«We can’t get away from thinking about our retirement age»

Since he entered politics, UDC Guy Parmelin has always been interested in the issue of social insurance. Before his election to the Federal Council on 9 December, he chaired the Commission on Social Security and Public Health (CSSS) of the National Council for two years. In late November, he met with us at his home in Bursins to go over the latest developments of the proposed reform of the old-age and survivors insurance and occupational pensions.

 

Can you remember the main points of the proposed reform "old age pensions 2020?

For old age and survivors' insurance, the main idea of ​​the reform is to set the age of retirement at 65 for everyone, while introducing some flexibility: it will be possible to leave earlier by paying its full cost, without favourable treatment. A phased-in VAT increase by one and a half points is planned to finance the entire project. From the standpoint of occupational benefits specialists, the main measure is the reduction of the conversion rate from 6.8% to 6%, while also seeking to find compensation for the so-called transitional age bracket. The issue of widow annuities and the measures relating to freelancers were removed from the bill after its consideration as potential sources of conflict in a popular vote by the Council of States.

Biography

After a formative education majoring in Latin and English and a degree from the Marcelin School of Agriculture, Guy Parmelin began his career as a master farmer, winemaker, and agricultural producer with his brother, over a​​ 36-hectare area in his native village of Bursins (Vaud). A Member of the Democratic Union of the Centre, he entered politics in 1993. A Member of the Grand Council of Vaud from 1994 to 2003, he was elected to the National Council in 2003, where he notably served as a member of the Commission of Social Security and Public Health, which he chaired from 2013-2015. After his election to the Federal Council on 9 December, he took office on 1 January 2016 as Head of the Federal Department of Defence, Population Protection, and Sports.

Why should the old age pension system be reformed?

Switzerland will have 600,000 new retirees by 2025.  If we don’t do anything now, the old age and survivors' insurance compensation fund will fall very quickly and create a several billion franc hole.  Regarding the second pillar, demographic change plays a role, but the problems in financial markets also factor in, with low and even negative interest rates, as introduced by the Swiss National Bank.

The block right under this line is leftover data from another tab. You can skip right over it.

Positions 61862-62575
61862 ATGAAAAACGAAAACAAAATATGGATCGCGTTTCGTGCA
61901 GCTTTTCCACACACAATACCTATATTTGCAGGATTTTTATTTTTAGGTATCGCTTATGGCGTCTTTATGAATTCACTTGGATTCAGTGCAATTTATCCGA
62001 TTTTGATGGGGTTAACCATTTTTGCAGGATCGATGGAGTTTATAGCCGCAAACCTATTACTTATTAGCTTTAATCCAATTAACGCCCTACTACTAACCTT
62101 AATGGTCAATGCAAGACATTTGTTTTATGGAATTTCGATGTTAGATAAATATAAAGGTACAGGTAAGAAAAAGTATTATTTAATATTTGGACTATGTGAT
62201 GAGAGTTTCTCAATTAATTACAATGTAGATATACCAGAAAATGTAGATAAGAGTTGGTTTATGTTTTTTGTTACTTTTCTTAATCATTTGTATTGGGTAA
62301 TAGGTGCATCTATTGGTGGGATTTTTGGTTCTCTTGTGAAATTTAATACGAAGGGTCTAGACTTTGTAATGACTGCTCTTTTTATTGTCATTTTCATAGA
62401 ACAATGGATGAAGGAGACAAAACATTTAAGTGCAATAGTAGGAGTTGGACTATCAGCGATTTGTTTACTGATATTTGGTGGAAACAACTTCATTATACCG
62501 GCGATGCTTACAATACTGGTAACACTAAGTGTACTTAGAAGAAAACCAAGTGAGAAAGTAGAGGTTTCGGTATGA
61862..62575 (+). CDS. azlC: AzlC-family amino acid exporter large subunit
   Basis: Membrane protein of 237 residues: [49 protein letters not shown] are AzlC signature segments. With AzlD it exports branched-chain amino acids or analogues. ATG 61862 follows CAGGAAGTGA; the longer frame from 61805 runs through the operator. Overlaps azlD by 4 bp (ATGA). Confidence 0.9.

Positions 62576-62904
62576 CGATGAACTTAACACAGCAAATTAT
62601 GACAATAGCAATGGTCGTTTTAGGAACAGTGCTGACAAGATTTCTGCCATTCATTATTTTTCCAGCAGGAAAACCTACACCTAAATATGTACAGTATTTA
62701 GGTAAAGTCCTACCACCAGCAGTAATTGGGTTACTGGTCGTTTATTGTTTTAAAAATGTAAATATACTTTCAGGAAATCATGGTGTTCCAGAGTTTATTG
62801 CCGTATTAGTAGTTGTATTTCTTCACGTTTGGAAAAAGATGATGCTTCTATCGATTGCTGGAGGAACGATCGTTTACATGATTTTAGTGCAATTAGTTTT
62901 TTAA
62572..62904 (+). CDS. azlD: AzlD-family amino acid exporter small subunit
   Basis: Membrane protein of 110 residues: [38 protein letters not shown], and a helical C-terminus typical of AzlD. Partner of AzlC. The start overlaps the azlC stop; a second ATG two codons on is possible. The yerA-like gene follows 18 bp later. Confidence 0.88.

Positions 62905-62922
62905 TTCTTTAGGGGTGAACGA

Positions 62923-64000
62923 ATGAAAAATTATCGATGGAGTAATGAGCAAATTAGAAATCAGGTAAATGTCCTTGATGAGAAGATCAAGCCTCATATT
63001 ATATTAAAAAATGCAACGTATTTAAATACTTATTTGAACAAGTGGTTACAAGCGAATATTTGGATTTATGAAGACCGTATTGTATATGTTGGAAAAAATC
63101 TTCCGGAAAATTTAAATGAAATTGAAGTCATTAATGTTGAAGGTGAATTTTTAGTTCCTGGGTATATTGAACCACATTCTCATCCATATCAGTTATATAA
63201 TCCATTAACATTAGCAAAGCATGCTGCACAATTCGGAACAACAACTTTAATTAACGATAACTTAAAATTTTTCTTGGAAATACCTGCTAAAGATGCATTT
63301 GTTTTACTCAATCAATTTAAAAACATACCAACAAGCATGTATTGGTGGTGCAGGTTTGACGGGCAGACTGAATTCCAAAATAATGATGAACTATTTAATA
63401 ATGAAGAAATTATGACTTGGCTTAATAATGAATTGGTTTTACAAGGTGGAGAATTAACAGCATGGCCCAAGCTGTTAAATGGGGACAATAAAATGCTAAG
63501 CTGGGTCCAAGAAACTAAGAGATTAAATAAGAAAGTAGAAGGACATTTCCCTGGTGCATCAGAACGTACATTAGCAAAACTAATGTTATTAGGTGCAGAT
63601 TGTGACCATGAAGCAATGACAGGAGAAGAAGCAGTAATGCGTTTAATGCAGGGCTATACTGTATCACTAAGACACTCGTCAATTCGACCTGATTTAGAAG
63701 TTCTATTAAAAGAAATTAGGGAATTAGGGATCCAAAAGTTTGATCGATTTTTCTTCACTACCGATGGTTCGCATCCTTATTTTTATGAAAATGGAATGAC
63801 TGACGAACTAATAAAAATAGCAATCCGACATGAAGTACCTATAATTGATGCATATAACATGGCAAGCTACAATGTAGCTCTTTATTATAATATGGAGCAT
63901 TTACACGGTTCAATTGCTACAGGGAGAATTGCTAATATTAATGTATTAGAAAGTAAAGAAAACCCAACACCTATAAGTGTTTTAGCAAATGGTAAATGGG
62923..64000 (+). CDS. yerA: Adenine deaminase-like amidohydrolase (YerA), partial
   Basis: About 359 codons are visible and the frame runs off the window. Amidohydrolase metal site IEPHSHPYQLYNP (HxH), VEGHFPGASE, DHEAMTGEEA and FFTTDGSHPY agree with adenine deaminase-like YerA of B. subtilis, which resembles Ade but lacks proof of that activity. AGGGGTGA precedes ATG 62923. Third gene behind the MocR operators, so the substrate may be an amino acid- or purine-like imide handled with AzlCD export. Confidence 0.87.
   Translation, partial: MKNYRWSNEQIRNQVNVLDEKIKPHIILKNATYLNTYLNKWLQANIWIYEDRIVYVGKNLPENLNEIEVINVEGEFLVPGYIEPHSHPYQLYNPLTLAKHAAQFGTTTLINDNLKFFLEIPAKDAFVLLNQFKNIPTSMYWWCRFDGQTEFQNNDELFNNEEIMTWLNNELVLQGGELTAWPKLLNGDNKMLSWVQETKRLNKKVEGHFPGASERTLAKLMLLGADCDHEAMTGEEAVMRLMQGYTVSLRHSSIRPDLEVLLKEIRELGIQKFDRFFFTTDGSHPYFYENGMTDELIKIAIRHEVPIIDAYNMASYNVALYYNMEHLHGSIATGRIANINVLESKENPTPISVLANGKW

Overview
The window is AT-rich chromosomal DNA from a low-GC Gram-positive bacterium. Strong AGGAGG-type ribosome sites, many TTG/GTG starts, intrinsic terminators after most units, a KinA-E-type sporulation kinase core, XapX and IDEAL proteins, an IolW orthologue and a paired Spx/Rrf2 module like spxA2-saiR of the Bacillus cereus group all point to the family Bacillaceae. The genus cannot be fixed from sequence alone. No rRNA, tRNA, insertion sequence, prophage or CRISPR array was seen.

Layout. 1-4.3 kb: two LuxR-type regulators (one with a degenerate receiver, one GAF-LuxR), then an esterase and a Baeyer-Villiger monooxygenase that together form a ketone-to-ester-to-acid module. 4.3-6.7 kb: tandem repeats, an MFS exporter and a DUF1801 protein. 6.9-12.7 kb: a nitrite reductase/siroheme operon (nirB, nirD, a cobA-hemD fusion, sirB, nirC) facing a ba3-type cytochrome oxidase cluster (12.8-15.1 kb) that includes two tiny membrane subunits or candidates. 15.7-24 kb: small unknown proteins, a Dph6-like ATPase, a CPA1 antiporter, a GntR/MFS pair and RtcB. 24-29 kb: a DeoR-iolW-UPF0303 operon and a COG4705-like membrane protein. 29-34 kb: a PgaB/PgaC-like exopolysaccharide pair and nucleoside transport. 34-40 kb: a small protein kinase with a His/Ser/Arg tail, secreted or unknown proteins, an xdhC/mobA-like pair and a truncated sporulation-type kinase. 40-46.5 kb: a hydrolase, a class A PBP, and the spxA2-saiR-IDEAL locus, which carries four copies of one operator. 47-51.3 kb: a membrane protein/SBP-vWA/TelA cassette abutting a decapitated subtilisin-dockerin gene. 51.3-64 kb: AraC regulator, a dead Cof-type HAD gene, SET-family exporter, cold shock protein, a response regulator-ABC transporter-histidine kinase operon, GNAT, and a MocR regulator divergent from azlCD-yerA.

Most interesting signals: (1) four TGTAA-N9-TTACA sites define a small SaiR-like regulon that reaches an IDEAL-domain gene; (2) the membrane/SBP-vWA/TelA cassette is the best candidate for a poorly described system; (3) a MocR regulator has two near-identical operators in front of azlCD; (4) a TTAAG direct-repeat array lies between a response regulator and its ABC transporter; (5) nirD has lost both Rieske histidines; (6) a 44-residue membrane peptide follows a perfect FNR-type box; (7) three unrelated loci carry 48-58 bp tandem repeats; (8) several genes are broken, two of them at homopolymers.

What outlook does the current proposed reform bill have for regulating the problems of old age insurance?

After moving to the Council of States, the bill is balanced until 2030, which means that if it comes into force in 2019, we can start immediately. Because, on average, it takes ten years to implement old age pension insurance reforms. Preparing the next phase will be one of the priority issues in the new legislature. But, assuming that the 2020 reform fails, we should quickly look at a mechanism to provide for a gradual increase in the retirement age, to keep us from digging that hole and emptying the old age pension insurance compensation fund. It is a measure that we also owe to future generations who would be the first ones to be negatively affected.

Could Switzerland take inspiration from solutions adopted in Germany or in Scandinavia for old age pensions?

Germany increased its VAT in a single act, which is not possible in Switzerland, legislatively speaking.  Germany also decided to gradually increase the retirement age to 67 over a period of 28 years.  This is an idea that can be prevented or delayed under the 2020 reform.  But we cannot escape a discussion on this topic when we look at costs needed to fund a retirement system worthy of this name.  Especially as the life expectancy beyond 65 has now reached an average of 22 years.  Among the solutions available, we can contribute more to the part of the pie that has increased.  But in this case, purchasing power decreases and expenses for companies increase, with some impact on competitiveness.  Or we can spread the annuities over a longer period and the slices become smaller.  I think the gradual rise in the retirement age, month by month, in terms of the state of the compensation fund, is a measure that deserves to be studied.